Farmland market made a slow start to 2018, say rural property agents
Poor weather has contributed to a slow start to the year for the farmland market – but prices remain stable, said rural property agents.
The number of farms publicly marketed across the country fell during the first three months of 2018, with the weather delaying some launches and other vendors choosing to market their land privately, according to Strutt and Parker.
The firm’s Farmland Database shows that during the first quarter of 2018 only 18 farms of more than 100 acres were marketed in England, compared with 21 in Q1 2017 and 23 in Q1 2017.
Michael Fiddes, the firm’s head of estate and farm agency, said: “Poor weather has contributed to a slow start to the year, both in terms of the number of new farms being publicly marketed and sales actually being agreed.
“However, despite this there are early signs pointing to the market remaining pretty robust, with our data showing average prices are higher than they were at this time last year and a number of new launches since the start of April.”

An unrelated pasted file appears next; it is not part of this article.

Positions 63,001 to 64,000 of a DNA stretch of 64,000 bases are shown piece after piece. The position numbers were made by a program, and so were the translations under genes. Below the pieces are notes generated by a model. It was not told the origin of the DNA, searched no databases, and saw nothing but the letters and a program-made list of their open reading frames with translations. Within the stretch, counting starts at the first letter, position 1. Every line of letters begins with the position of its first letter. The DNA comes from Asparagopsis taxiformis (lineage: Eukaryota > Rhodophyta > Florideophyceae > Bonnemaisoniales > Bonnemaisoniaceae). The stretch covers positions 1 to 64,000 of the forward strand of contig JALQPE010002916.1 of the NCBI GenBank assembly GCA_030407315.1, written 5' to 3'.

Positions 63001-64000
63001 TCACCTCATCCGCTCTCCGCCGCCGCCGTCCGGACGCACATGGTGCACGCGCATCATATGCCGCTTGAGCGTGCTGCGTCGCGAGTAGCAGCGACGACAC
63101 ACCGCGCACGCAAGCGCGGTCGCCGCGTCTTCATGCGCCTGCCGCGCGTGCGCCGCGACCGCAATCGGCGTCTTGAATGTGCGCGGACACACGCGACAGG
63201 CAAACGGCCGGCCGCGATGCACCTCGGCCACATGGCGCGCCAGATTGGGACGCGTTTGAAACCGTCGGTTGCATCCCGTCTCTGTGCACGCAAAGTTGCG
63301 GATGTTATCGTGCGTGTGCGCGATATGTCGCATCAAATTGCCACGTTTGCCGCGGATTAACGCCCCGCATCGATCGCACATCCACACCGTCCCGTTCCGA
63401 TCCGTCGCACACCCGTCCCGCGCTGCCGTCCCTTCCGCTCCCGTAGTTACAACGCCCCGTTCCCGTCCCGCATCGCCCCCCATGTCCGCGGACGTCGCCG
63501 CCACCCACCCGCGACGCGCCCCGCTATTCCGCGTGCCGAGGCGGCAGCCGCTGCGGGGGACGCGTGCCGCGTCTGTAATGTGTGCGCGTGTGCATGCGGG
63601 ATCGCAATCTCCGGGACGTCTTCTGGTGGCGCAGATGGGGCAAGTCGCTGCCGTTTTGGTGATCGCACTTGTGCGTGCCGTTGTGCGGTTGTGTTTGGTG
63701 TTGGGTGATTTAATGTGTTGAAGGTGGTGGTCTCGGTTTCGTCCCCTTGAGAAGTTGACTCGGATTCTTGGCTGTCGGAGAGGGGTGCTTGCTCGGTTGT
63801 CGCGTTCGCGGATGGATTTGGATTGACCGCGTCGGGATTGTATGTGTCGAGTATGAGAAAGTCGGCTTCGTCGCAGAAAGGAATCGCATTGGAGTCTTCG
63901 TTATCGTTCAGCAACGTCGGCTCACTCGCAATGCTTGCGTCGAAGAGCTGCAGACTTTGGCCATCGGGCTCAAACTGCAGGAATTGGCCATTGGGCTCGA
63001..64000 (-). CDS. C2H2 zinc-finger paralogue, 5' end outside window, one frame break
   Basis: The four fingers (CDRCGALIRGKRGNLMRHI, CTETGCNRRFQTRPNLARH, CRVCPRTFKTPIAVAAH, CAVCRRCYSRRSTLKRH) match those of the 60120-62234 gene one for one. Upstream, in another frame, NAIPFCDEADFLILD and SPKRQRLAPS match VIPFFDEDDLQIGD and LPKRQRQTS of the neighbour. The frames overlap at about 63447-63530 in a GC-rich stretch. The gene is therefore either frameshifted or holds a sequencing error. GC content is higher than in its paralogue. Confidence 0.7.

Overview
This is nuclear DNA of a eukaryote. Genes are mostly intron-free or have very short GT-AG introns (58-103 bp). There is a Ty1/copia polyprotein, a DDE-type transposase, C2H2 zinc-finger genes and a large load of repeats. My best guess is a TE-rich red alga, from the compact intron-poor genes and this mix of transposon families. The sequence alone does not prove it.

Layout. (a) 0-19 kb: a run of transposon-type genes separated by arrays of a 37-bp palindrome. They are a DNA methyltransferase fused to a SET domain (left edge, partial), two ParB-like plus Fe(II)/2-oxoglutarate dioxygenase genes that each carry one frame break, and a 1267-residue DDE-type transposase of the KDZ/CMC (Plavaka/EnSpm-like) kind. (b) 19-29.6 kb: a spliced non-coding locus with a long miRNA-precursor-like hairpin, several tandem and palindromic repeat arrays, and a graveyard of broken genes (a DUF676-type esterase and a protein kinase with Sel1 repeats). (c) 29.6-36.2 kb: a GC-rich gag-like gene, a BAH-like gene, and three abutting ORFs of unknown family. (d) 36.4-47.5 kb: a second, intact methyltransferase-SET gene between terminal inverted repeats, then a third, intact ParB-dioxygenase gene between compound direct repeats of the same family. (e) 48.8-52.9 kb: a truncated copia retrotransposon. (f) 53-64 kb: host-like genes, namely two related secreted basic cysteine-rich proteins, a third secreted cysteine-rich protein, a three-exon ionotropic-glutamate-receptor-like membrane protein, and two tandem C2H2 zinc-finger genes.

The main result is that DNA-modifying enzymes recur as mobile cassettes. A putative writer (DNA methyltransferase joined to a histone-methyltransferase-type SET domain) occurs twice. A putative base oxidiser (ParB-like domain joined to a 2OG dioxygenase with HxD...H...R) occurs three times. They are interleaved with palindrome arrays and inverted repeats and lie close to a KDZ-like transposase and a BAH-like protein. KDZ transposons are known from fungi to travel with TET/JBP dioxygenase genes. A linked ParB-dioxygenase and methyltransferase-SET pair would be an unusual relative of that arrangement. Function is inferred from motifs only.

The national database shows that the average price of arable land sold in Q1 2018 was £9,800/acre, which is the same level as in Q4 2017, with the range of prices paid narrowing, now ranging from £6,800 to £12,000. Pasture prices continue to rise gently, with an average of £8,400/acre.
In the East of England, the best prices are being paid for easily-accessible land with development potential, said Giles Allen, a partner in the firm’s Eastern estates and farm agency.
“Very little land came to the open market in the East of England during the first three months of the year and I am expecting supply levels to stay low in the immediate future,” he said. “A feature of the current market in East Anglia, however, is that considerably more land is being sold privately.
“Most of the land which was launched during 2017 has now sold, with prices typically ranging from about £7,500/acre to £9,750/acre. The best prices are being paid for easily-accessible land, with medium to long-term development potential.
“Demand remains strong and we have seen a significant increase in the number of buyers with proceeds from development land sales looking for farmland which is eligible for Capital Gains Tax rollover relief.”
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